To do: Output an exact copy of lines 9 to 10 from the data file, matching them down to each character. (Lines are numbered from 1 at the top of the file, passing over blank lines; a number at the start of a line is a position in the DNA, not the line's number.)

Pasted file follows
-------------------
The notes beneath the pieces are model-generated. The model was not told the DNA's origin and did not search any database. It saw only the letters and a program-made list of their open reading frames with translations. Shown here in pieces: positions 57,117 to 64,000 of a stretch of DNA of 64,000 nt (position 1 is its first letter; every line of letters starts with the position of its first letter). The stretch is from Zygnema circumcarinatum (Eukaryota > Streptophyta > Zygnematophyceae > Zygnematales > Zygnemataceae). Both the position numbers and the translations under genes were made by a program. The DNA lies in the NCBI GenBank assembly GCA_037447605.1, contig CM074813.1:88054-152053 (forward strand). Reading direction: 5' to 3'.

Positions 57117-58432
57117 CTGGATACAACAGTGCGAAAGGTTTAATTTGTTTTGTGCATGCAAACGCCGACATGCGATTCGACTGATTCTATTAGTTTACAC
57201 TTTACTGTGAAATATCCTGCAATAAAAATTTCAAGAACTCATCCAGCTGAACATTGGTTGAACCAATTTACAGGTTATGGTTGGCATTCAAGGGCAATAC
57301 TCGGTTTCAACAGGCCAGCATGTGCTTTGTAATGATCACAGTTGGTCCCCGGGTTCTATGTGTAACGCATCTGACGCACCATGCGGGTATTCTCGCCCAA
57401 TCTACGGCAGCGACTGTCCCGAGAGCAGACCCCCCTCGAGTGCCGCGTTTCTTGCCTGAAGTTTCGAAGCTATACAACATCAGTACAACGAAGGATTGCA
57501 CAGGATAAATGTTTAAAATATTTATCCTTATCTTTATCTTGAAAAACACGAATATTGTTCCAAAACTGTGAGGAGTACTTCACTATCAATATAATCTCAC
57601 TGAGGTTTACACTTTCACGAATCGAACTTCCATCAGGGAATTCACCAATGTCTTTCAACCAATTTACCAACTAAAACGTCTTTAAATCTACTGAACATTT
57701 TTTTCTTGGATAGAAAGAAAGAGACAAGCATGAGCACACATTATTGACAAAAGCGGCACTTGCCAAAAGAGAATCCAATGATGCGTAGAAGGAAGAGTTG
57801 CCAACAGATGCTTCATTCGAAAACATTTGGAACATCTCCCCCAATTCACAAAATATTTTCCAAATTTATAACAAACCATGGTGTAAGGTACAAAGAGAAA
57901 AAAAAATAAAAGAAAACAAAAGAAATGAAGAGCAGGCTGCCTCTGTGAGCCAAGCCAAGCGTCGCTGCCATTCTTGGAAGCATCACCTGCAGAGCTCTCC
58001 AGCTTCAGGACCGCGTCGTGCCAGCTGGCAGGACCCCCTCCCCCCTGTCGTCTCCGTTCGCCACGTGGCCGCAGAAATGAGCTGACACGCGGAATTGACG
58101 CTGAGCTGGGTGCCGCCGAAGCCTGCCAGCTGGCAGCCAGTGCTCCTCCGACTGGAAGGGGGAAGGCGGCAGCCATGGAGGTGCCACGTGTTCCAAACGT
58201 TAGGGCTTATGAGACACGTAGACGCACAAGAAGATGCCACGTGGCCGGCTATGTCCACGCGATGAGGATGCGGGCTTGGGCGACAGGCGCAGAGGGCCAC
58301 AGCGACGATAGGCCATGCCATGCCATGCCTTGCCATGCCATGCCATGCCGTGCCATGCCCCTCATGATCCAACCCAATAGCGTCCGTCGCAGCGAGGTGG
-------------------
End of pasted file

57701 TTTTCTTGGATAGAAAGAAAGAGACAAGCATGAGCACACATTATTGACAAAAGCGGCACTTGCCAAAAGAGAATCCAATGATGCGTAGAAGGAAGAGTTG
57801 CCAACAGATGCTTCATTCGAAAACATTTGGAACATCTCCCCCAATTCACAAAATATTTTCCAAATTTATAACAAACCATGGTGTAAGGTACAAAGAGAAA